Evidence in Homeopathy
The experience of patients
Hundreds of thousands of patients have benefited from homeopathy. Many patients referred for homeopathic treatment have a complexity of health problems. The recording of clinical data from everyday practice reflects the experiences of real patients, and demonstrates excellent outcomes. These patient reported outcomes are an increasingly valued part of evidence-based medicine. View results from the homeopathic hospitals.
Randomised controlled trials
The widely accepted method of proving whether or not a medical intervention works is called a randomised controlled trial (RCT). One group of patients, the control group, receive placebo (a “dummy” pill) or standard treatment, and another group of patients receive the medicine being tested. The trial becomes double-blinded when neither the patient nor the practitioner knows which treatment the patient is getting. RCTs are often referred to as the “gold standard” of clinical research.
A total of 142 RCTs in homeopathy have been published in good quality scientific journals: positive effects have been reported in 63 (44% of the total), negative findings have been reported in 11 (8%) and 68 (48%) were inconclusive. As you would expect, the total number of studies published on conventional medicine is much greater than the number of studies carried out on homeopathy, but the proportions of positive, negative and inconclusive studies are in fact very similar in both.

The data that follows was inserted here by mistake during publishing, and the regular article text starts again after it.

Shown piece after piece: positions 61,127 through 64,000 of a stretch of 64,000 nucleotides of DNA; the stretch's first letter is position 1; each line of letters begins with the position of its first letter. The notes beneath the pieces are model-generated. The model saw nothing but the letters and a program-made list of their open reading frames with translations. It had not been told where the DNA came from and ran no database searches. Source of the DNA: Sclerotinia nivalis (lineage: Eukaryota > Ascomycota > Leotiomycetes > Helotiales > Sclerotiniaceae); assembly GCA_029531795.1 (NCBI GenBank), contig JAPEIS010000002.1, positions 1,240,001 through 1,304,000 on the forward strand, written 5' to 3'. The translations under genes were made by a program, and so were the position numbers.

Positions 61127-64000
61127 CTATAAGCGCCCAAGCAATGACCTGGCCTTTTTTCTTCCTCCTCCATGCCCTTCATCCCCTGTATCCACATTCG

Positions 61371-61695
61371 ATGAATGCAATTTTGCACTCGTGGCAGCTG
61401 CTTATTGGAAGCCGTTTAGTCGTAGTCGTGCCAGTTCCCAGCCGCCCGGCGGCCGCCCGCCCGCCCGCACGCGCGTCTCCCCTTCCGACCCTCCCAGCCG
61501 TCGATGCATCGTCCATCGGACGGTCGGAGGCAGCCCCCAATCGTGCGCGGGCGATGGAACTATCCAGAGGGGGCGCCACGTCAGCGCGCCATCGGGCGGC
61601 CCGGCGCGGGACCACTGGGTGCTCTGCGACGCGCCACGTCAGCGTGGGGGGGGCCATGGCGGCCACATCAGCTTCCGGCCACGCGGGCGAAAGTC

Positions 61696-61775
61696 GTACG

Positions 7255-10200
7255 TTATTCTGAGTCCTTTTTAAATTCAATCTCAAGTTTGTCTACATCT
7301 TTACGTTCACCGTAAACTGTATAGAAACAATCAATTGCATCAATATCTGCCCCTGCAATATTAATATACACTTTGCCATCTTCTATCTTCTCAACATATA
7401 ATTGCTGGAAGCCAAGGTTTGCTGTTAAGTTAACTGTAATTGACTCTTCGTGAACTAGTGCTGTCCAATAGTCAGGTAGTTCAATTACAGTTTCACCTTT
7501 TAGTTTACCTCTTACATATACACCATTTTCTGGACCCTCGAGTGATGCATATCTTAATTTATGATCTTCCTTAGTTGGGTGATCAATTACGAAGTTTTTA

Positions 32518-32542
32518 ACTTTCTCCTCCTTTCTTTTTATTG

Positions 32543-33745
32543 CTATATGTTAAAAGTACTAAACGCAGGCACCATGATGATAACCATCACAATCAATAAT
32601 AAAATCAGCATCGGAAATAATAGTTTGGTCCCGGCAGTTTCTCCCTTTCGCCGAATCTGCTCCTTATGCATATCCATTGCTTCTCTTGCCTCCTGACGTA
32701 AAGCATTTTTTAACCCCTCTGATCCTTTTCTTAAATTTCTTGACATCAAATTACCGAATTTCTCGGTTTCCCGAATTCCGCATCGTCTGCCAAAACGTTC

The most solid evidence for a treatment comes from reviewing more than one RCT. This is known as a systematic review. Four out of five major systematic reviews of RCTs in homeopathy have concluded (with certain caveats) that homeopathy has an effect greater than placebo. Systematic reviews of RCTs in specific medical areas have presented positive conclusions for homeopathy in six conditions: childhood diarrhoea, hay fever, influenza treatment, post-operative ileus, respiratory tract infection and vertigo.
For full details of all 142 RCTs and more in-depth information on the research, visit the Research Section of the Faculty of Homeopathy's website. This includes details of those RCTs that were either negative or non-conclusive.
Difficulties with RCTs
The RCT model of measuring efficacy of a drug does pose problems for homeopathic research. In homeopathy, treatment is usually tailored to the individual. A homeopathic prescription is based not only on the symptoms of disease in the patient but on a host of other factors that are particular to that patient, including lifestyle, emotional health, personality, eating habits and medical history. These factors can often make a “one drug to fit all patients” type of RCT less meaningful in homeopathic research.
There are other types of study that form an essential part of the evidence base for any medical intervention. Clinical outcome studies often record the patient's self-reported response after treatment. Studies of this kind are neither randomised nor controlled. They are seen as being close to the bottom of the hierarchy of research evidence. However, non-randomised studies such as these can reflect how homeopathy is working in practice, and indicate where RCT research might be targeted.